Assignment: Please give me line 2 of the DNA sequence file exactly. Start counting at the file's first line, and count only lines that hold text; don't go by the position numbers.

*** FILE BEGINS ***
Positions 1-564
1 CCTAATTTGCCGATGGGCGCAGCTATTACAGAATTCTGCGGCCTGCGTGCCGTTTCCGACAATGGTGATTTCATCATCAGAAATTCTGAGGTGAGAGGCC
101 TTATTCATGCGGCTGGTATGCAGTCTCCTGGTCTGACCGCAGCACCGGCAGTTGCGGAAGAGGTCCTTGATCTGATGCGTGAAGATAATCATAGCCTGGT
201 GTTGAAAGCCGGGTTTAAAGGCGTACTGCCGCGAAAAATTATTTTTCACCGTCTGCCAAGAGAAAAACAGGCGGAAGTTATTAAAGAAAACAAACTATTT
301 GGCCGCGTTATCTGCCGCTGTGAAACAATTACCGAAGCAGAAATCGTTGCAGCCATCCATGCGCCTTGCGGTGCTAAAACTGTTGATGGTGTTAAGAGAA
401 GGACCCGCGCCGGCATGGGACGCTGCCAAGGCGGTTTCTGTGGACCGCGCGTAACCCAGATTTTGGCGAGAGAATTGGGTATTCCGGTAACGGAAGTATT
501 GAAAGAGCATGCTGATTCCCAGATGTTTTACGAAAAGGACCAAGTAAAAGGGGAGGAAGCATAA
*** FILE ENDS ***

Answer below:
1 CCTAATTTGCCGATGGGCGCAGCTATTACAGAATTCTGCGGCCTGCGTGCCGTTTCCGACAATGGTGATTTCATCATCAGAAATTCTGAGGTGAGAGGCC